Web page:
For those starting out on a healthy new regime, getting to grips with what we should eat is head-scratching enough! Throw in a whole new dictionary of health food jargon and you’re lost before you can say Quinoa! (Pronounced ‘keen-wah’ in case you were wondering!)
So, following our A-Z of Gym Jargon to ensure you’re up to speed on your gym lingo, here are a few foodie favourites to help you study up on your ‘super-foods’…
Currently all the rage, activated almonds are soaked to activate the nutrients, making it easier for our bodies to absorb all the good stuff.
Just because it’s labelled ‘all-natural’ doesn’t make it a health food per say. Many ice creams are all-natural, but also packed with sugar and fats. The same goes for some flavoured waters and soft drinks. If you’re watching your weight, put that ‘all natural’ chocolate souffle down!
Ancient grains are essentially grains that have been around for centuries and are grown in the exact same way today as they were back then. A lot of ancient grains are gluten-free, including Quinoa, Teff, Barley, Kamut, Millet, Spelt and Bulgur.
Fruits and vegetables have plenty of antioxidants. They minimise cell damage that may lead to heart disease, cancer, Alzheimer’s and other illnesses. Go for grapes, blueberries, nuts and dark leafy veggies.
Fatty acids are the building blocks of all fats in our bodies and in our food. When you eat fat , the body breaks it down into fatty acids so that it can be absorbed into your blood.
Someone who only eats fruit. FYI – you need a little more in your diet than this!
Glycemic Index (GI) is a scale that shows how the body digests carbs and how that impacts on our blood sugar levels. Lower GI foods keep our blood levels stable, making us more alert, less hungry and happier. High GI foods give us a sugar rush, which later comes crashing down and can lead to tiredness, irritability and serious hangriness!*
A Korean raw vegetable pickle, fermented naturally in a mixture of fruits, garlic, ginger and spices such as chilli powder. It is also considered to be a ‘living’ food thanks to its probiotic benefits. (See probiotic below)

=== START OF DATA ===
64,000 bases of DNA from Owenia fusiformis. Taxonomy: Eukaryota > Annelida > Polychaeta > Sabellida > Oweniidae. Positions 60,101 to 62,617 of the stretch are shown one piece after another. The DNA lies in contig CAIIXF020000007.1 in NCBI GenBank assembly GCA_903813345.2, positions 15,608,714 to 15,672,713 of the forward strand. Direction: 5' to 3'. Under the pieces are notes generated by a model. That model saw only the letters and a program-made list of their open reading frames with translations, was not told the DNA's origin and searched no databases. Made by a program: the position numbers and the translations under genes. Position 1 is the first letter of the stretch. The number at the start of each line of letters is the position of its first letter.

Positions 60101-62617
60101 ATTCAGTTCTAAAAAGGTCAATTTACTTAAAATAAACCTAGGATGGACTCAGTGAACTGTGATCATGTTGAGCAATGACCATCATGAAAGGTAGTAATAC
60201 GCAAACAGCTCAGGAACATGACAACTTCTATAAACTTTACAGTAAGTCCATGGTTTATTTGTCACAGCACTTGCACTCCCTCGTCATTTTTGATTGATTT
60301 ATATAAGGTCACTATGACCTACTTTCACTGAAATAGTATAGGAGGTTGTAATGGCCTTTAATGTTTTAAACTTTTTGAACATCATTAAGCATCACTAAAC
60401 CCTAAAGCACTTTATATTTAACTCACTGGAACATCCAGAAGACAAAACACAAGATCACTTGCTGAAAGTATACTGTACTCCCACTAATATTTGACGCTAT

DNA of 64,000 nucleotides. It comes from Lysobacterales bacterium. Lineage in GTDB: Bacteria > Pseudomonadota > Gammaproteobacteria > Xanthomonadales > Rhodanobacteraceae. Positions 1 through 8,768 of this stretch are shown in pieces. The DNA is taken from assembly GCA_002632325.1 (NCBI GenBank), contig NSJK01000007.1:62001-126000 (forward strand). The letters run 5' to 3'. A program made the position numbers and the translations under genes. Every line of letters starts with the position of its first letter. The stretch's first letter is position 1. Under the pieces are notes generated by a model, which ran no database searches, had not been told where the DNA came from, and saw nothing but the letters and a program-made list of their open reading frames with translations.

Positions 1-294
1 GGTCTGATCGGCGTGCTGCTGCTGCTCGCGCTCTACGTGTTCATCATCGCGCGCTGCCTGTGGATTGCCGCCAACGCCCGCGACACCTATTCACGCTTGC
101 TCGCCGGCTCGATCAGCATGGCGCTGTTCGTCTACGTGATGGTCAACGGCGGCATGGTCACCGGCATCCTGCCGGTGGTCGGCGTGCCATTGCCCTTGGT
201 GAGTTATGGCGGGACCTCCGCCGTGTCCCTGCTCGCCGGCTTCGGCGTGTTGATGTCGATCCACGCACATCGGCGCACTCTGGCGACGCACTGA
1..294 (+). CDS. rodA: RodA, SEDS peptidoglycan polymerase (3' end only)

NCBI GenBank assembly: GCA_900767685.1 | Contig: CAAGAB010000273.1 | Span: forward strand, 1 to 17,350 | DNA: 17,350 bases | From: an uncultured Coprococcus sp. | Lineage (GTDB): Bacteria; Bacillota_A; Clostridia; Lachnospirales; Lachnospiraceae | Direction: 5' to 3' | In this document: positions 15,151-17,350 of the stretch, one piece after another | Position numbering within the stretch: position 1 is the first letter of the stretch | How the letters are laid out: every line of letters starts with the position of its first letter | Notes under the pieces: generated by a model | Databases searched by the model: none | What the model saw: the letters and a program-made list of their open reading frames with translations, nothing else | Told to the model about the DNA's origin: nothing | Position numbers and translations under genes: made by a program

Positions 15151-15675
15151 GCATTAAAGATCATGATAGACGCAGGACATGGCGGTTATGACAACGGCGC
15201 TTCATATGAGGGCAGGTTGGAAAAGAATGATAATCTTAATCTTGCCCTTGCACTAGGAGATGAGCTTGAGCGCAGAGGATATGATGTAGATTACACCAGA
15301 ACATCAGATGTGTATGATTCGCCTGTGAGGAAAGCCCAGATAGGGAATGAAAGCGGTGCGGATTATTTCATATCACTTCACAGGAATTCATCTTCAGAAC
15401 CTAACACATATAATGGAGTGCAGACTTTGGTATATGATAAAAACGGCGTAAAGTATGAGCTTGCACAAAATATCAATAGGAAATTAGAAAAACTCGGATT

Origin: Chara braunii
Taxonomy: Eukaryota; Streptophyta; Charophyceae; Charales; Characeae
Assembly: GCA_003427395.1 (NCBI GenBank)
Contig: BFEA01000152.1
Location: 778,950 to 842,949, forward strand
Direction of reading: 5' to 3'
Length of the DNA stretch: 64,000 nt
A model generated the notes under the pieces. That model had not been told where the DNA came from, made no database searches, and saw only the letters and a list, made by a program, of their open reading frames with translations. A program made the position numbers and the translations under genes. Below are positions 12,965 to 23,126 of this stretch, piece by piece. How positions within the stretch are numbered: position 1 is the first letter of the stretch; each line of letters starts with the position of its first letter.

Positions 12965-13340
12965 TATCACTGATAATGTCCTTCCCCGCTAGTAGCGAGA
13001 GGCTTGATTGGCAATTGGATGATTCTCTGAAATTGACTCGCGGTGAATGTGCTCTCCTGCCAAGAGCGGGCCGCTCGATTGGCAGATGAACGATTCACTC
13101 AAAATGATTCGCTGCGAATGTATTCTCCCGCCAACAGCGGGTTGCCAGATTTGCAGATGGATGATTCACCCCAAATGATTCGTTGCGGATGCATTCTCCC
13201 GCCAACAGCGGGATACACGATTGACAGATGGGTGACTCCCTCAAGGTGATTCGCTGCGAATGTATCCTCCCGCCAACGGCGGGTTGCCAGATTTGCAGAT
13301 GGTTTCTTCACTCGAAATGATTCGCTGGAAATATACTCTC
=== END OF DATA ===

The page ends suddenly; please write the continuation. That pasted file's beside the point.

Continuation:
Short for ‘Macro-Nutrients’. The three macro-nutrients are fats, carbohydrates and proteins.
The basic ratio is 40 per cent carbohydrates, 30 per cent fat and 30 per cent protein. A Personal Trainer may tailor a client’s daily macro levels in line with their fitness goals, such as increasing protein for muscle gain and decreasing fat for weight loss.
Foods grown without pesticides, synthetic fertilisers, sewage sludge or genetically modified organisms. Organic meat, eggs and milk comes from animals that weren’t given antibiotics or growth hormones.
If you haven’t yet heard of paleo, you’ve clearly been living in a cave. Though, if you have been living in a cave, you’ll have heard of paleo!
A diet based on the types of foods eaten by our early ancestors. Plenty of meat, fish, vegetables, and fruit. No dairy, grain products or processed food. Also known as the Caveman Diet.
Prebiotics are indigestible fibres found in the likes of onions, leeks and bananas. These fibres help good bacteria to grow, breaking down food more effectively and improving digestion.
Probiotics are living organisms like bacteria and yeast. You’ll find these in yoghurt, soft cheese and Sauerkraut (see below). These little fellas help with digestion by keeping your gut healthy and preventing diseases.
(“Keen-wah”, in case you were wondering), rose to fame thanks to celebrity food fans.
It’s pretty similar to couscous, however, is gluten free and packed with protein. A popular choice among health food lovers thanks to it’s nutritional value – one cup of quinoa contains 8g of protein, 5g of fibre and numerous essential fatty acids. It is known as a ‘complete protein’, which means it provides all nine essential amino acids needed for good health.
A diet of raw foods only. Uncooked, unprocessed foods, fruits, raw veggies and seeds. Mmmm.
Cabbage fermented in a jar over several weeks. Great for adding to soups or salads, Sauerkraut is believed to have cancer-fighting properties as well as live bacteria which is great for the gut.
So-called super-foods, such as goji and acai berries rose to fame thanks to celebrity diet trends, though don’t get too excited on this one. Nutritionist agree that there is no real definition of what a Superfood includes. Some fruits and vegetables including blueberries and spinach are packed with large amounts of nutrients and so could be considered as great options, though no form of berry is going to drastically change your life.
Whole wheat bread, steel cut oats, popcorn and brown rice are all great examples. They contain the ‘whole’ of the grain (clue’s in the name), giving you all the nutrients you can get out of it.
When it comes to health food, it’s generally about common sense. Don’t believe the hype when you see fancy new names for the foods you know are unhealthy, and don’t expect simple foods to have super powers.
*ridiculous amounts of hunger coupled with slight anger.